Do you think graduate students have a responsibility to the people in their lives to bridge the gap between their own academic interests and the current popular trends of knowledge in their field?
My question of the day stems from a kind of dilemma I have been enduring during the last several years as an English Literature PHD student developing my dissertation. People in my life associate my line of work with reading books, and thereby the said people in my life expect me to know and be up on all the great new novels and biographies and poetry collections as they are published and released. I always feel terribly guilty and ineffectual when I have not yet read the book that they want to discuss.
The despairing truth is, though, that it is very difficult to read anything at this time in my life except my dissertation materials. I can barely get through journals in my field let alone check out the latest American novel from my local library. My friends and family look at me with shades of disappointment, skepticism, and even disdain when I say, “No I haven’t gotten around to The Marriage Plot,” and “No, I haven’t read the new Abraham Lincoln biography,” and “No, actually I can not intelligently comment on the Pulitzer Prize board’s decision to not award a prize for fiction this year. The sad fact is that I haven’t read any of the nominated books, and I wouldn’t be able to tell you if there were other ones that were better this year anyway.” Sigh… and the saddest part is, for me, the disdain or disappointment I see when I explain my lack of current literary prowess mirrors my own feelings. It just seems wrong.
Partly, it’s obviously a problem of time. I just simply have such a limited amount of time in general, and so the first thing that goes out the proverbial window is reading for pleasure.
Also, I have come to think of this problem partly as an effect of specialization. As a graduate student gets further and further into her program, she is working to narrow her scope, to focus on a topic, to become a specialist in an era, a topic, a set of authors, a region. It seems parallel to perhaps what would happen if you asked the attorney in your family to look over your new employment contract only to be told that her specialization is bankruptcy and so no, sorry, she can not really help.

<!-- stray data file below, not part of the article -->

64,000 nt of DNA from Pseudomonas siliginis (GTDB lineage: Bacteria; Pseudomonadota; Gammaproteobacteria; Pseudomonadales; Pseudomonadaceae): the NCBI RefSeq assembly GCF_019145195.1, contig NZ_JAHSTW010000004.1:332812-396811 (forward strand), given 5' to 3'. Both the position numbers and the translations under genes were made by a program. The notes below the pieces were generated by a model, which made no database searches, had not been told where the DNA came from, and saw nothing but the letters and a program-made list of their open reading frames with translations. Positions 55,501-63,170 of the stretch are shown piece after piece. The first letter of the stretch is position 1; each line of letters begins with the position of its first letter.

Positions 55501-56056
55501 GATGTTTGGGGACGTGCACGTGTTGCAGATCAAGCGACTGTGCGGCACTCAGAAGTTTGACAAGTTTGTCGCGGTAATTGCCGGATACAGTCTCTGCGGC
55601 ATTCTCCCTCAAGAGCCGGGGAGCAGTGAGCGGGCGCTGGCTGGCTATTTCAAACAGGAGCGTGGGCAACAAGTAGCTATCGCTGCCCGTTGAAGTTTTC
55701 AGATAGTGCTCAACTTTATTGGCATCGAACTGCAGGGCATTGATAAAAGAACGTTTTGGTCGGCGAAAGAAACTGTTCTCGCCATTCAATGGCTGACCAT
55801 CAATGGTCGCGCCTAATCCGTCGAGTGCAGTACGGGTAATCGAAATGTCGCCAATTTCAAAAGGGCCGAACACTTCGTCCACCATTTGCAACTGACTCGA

I wonder if students across other disciplines in the GSAS have the same problem – do biology students who are studying the ecology of the wood turtle in the Delaware Water Gap feel badly when they can’t provide informed answers to Grandpa’s questions about the flesh-eating bacteria cases cropping up in Georgia? Do psychology students studying the psychological adjustment in pregnant orthodox Jewish women have to find ways to explain away their lack of intimacy about the various treatments for autism that their Aunt Sally keeps emailing them about?
I’ve found a small way to cram in some popular literature into my life—on my commute, I listen to audio book recordings that I’ve checked out of the town library. I love a good story, but part of the reason I am doing it is to try to stay in the conversation surrounding popular literature. It feels like a good use of my time as a scholar – since I can’t exactly study or research in my car, at least I can do something to contribute to my perceived role as a mouthpiece for the literary world.
And so, with real no solution in sight, I want to circle back to my first question – is it a responsibility of mine as a literature scholar to stay current with the works of literature that my friends, family, New Yorkers, Americans, etc, are talking about today? As graduate students, is it not only our responsibility but also part of our jobs to serve as interlocutors between our subjects and society at large? Do you face similar issues? How do you view these problems, and how do you view our role in society at large?